Review: Come ‘Hell or High Water,’ see this movie

Gritty bank robber drama is a snapshot of modern-day, small-town America

Adam Graham
The Detroit News

“Hell or High Water” gets the details right.

In the opening frames of this gritty, great Texas bank robber drama, the camera pans across an outdoor wall with an anti-bailout message scrawled across it in graffiti. It immediately gives the story a time, a place and a feel: This is modern-day America, and it ain’t all good.

Chris Pine and Ben Foster play two brothers who go on a bank-robbing spree across West Texas. Their goal is to steal enough money to save their mother’s home from foreclosure — to pay the bank back with its own money, in a rich bit of comeuppance. They’re tracked by a pair of lawmen, played by Jeff Bridges and Gil Birmingham.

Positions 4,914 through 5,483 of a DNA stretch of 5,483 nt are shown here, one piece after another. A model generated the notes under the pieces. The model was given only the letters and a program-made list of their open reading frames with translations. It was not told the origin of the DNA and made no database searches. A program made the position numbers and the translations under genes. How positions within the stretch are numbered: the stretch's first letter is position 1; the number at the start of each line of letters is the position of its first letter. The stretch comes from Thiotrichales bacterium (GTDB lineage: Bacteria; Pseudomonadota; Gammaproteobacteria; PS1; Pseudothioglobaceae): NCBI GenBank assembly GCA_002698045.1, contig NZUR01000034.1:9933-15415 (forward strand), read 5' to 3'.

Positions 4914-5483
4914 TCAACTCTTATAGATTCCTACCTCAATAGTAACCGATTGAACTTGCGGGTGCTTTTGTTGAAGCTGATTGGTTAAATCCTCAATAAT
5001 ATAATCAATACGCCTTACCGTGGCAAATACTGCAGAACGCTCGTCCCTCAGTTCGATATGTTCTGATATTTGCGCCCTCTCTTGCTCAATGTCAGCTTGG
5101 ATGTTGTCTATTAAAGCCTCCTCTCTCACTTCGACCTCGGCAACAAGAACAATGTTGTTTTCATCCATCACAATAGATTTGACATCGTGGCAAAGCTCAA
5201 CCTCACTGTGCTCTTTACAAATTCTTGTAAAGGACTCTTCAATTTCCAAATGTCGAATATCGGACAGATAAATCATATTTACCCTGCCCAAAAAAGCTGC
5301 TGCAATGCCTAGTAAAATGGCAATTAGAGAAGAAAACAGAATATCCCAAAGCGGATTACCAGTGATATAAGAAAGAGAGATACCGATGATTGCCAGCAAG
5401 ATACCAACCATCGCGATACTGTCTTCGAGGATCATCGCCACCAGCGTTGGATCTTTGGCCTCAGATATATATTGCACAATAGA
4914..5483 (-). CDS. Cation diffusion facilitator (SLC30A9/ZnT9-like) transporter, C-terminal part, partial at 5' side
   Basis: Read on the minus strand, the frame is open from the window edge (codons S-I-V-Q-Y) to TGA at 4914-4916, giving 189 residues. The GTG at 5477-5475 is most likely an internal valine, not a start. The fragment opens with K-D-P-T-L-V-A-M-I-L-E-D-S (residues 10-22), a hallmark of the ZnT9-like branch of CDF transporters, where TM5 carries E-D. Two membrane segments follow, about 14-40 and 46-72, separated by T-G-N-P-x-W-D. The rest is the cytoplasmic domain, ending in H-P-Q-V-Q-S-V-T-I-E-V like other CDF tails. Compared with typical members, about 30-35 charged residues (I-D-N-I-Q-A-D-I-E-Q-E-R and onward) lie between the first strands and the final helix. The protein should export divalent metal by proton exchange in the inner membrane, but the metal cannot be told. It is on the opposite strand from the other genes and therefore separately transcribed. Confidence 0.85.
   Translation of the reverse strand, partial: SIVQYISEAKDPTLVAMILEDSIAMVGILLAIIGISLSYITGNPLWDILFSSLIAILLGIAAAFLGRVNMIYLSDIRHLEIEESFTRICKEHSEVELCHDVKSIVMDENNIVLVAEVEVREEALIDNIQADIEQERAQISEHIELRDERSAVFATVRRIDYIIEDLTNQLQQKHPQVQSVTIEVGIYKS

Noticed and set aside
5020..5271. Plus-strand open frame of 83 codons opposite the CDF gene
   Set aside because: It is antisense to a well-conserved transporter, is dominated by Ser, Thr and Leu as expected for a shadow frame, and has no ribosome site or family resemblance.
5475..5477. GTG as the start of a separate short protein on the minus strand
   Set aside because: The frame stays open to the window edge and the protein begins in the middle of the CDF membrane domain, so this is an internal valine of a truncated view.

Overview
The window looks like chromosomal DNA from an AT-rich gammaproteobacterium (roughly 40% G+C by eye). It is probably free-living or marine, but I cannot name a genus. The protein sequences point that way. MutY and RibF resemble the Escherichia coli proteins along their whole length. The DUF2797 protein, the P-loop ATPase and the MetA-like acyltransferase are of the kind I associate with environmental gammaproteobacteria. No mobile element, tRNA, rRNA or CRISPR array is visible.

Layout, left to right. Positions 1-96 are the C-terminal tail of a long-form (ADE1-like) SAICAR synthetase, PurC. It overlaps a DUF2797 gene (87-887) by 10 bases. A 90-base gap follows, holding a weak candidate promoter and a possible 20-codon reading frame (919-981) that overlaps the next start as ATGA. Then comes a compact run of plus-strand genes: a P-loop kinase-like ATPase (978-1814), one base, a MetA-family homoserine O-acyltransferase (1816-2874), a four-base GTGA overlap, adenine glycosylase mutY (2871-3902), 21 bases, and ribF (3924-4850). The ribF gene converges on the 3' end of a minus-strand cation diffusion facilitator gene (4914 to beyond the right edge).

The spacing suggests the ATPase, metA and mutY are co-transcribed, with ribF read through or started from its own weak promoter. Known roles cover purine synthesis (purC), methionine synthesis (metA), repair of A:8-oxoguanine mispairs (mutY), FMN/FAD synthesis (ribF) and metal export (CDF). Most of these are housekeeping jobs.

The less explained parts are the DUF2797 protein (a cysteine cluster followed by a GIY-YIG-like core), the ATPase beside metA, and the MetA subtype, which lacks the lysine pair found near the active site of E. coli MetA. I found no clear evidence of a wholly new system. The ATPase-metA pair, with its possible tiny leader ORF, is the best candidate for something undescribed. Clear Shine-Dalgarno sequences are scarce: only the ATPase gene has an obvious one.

So there you have it, cops and robbers. But “Hell or High Water” is much more than that. Director David Mackenzie is telling a story that is bigger than the plot of the movie, and he’s not afraid to interrupt his own narrative to allow side characters to wander into the frame, just as they do in real life.

During a stop off at a small diner, the two lawmen are approached by a colorfully cranky waitress who asks them, “What don’t you want?” and proceeds to tell them everything you need to know about her, the restaurant and the Texas town in which it resides in the span of about four sentences. This exchange has nothing to do with “Hell or High Water’s” plot, but says everything about the kind of movie it is.

The cast is uniformly magnificent, but it’s Pine who steals the movie. He does everything he can to bury the natural twinkle in his eyes, and it’s that glimmer of magic underneath wells of sadness that is the heart of this special, special film.

(313) 222-2284

‘Hell or High Water’


Rated R for some strong violence, language throughout and brief sexuality

Running time: 102 minutes